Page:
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LeeRoy Stelter was born April 7th, 1948 in Coloma, Michigan where he grew up and stayed until transferring his senior year from Coloma High School to St. Joseph High School. He graduated in 1966 and immediately went to work in a factory making record players. Stelter enlisted in the military after his cousin suggested it might help his career, taking an interest in the potential for a background in electronics as a microwave radio repairman. He started basic training in 1967 in Fort Knox, Kentucky and says he had no trouble adjusting to the army because his parents raised him to do as he was told. Two months later Stelter was flown to Fort Monmouth, New Jersey to begin his training as a microwave radio repairman learning basic electronics, how to operate gear, and solid state equipment. In 1968, Stelter recalled watching other groups perform drills preparing them for evacuations and riots in the wake of several political events. Stelter finished training at Fort Monmouth in May. He was deployed to Vietnam after a 30 day leave, assigned to the 327th Signal Company in Long Binh. After several months he was then reassigned to Vinh Long to replace a soldier who was lost in a mortar attack. Vinh Long was part of a radio relay set up by the signal company between Dong Tam and Can Tho, and Stelter recalled that it “was under attack every night…it was like the 4th of July, the whole place was incoming rounds, outgoing mortar fire” for three or four months, gradually deescalating. Stelter stayed at Vinh Long until June 1969 after which he took a 30 day leave before returning to Vietnam for a second time and being assigned to Can Tho. In all 8 months of his second term, he never heard any mortars or incoming rounds and was free to come and go from the village. In April 1970, Stelter returned home from Vietnam on a commercial flight and went back to work at the same factory he had as a teenager, making record players. In 1972, he married his wife who he said helped him return to some degree of normalcy. He attended Lake Michigan College before transferring to Western Michigan University and obtaining a degree in Industrial Engineering, after which he worked in manufacturing for the next 35 years.
Stelter, LeeRoy (Interview transcript and video), 2017

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  • Text: and go into cities, restaurants or places where you get drinks, the people from the opera house used to come in and perform. I really heard some wonderful music and I was used to that from home. And so, now I got to see it and hear it. And so, I
Talmadge, Roger (Interview transcript and video, part 1), 2017

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  • Text: came in to give a talk. And so, we had some music, we had a guy give a little introductory introduction and prayer, we had another guy get up and offer another prayer in Hebrew. Sing some more. And then he was introduced and he got up. He says, “I come
Talmadge, Roger (Interview transcript and video, part 4), 2017

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  • Text: announcer, I understand. And there was two stations. Same thing but they had music on there and news and I am sure they did sports broadcasting and that. And yeah, they had real good radio and jeez, I mean you could put a hat over the whole country, so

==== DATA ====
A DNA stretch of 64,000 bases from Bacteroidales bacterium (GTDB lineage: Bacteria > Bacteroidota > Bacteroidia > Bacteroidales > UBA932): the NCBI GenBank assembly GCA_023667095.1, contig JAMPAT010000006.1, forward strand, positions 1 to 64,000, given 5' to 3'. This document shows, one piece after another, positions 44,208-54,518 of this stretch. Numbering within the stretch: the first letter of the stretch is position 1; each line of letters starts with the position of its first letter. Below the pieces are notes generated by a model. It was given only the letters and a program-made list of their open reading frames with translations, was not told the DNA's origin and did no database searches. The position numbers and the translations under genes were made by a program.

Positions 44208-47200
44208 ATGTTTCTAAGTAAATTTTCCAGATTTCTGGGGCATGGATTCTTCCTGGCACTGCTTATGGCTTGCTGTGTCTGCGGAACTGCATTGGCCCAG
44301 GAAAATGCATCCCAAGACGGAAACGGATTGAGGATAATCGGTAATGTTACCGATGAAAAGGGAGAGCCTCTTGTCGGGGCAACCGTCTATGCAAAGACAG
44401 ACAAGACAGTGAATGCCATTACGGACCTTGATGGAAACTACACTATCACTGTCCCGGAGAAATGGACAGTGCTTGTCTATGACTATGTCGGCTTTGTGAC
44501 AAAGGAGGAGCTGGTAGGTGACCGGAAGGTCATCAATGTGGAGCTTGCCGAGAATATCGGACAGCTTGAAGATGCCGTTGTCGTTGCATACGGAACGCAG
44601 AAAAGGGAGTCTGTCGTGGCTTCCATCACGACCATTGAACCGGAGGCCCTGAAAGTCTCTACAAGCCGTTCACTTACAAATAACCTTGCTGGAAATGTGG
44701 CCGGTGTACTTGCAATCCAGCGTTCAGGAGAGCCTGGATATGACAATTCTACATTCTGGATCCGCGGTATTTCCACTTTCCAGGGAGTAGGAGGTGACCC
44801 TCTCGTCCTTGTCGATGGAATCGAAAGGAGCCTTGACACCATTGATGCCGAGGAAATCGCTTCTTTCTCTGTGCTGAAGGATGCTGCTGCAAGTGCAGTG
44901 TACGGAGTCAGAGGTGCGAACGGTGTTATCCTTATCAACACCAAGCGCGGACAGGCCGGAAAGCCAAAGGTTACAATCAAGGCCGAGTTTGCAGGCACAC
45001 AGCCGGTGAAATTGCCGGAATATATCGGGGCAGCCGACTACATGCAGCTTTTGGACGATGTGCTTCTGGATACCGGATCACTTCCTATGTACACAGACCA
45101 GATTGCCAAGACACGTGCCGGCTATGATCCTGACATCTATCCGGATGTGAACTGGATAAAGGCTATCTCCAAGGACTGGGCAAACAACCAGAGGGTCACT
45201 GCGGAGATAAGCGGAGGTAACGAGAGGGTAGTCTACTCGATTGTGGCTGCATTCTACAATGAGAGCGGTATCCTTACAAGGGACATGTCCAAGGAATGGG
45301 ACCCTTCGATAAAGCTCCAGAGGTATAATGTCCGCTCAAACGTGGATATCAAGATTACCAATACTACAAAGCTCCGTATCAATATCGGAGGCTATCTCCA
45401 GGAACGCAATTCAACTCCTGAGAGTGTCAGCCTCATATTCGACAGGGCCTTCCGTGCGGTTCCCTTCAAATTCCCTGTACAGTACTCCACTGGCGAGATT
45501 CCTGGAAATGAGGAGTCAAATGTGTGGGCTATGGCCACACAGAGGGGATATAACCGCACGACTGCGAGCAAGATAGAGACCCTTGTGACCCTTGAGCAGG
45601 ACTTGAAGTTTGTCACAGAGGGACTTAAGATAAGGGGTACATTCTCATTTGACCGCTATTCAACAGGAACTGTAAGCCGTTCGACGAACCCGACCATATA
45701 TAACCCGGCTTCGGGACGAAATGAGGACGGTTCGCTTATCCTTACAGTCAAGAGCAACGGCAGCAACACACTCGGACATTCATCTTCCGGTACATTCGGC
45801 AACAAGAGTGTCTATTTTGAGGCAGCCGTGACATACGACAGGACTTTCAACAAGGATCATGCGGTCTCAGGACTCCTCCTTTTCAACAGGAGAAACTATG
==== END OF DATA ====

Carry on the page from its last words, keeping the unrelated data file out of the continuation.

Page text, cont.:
Johnson, Chester (Interview transcript and video), 2019
Jim Rosin was born in September 1947 in Bay City, Michigan. Rosin lived there all his adolescent life and graduated from Bay City Central High School in 1965. Upon graduation Rosin went to work for a company in Saginaw, Michigan that sold bakery equipment. However, in the summer of 1966 Rosin was summoned to Detroit where he had to get a physical for the military. Eventually Rosin was cleared for military service. October 20, 1966 was the day Rosin was to report for military duty. He then began the trek down from Bay City to Detroit to then Fort Wayne. Eventually, Rosin and his peers were taken down to Fort Knox in Lexington, Kentucky. Rosin and the rest of his group were eventually split up and Rosin was selected to head to Fort Hood in Texas to complete his basic training. Here Rosin took an aptitude test and was selected to be an Army Medic. In the summer of 1967 Rosin traveled to Vietnam where he served in the 46th Infantry. Because of his time in Vietnam, Rosin was awarded two Bronze Stars. One for putting his obstetric training to use and delivering a baby, and the other for meritorious service. Rosin service ended when he eventually rotated out on October 1st 1968. He returned back home and continued to work for the company selling bakery equipment.
Rosin, James (Interview transcript and video), 2021
Lee Widjeskog was born in Bridgeton, New Jersey and grew up in that area, finishing high school in 1964. He attended Colorado State University and took ROTC training, and received his commission in the Army in 1969. He took infantry training at Fort Benning, Georgia and jungle training in Panama, and went to Vietnam in April, 1970. He became a platoon leader in A Company, 2nd Battalion, 506th Regiment, 101st Airborne Division. His unit patrolled the area near Firebase Ripcord, and was involved in heavy fighting on July 22, when Widjeskog's platoon was separated from the rest of the company for several hours, and the company then had to spend the night in the field behind before being evacuated. For the rest of the summer he operated in the field around Firebase Katherine and Firebase Rakkasan until he was reassigned to the rear in mid-September 1970. He served as the supply officer for Headquarters Company of the 3rd Brigade until he left Vietnam on March 15, 1971. He has been an active member of the Ripcord Association for over twenty years, and he and his wife currently organize the annual reunions.
Widjeskog, Lee (Interview transcript and video), 2014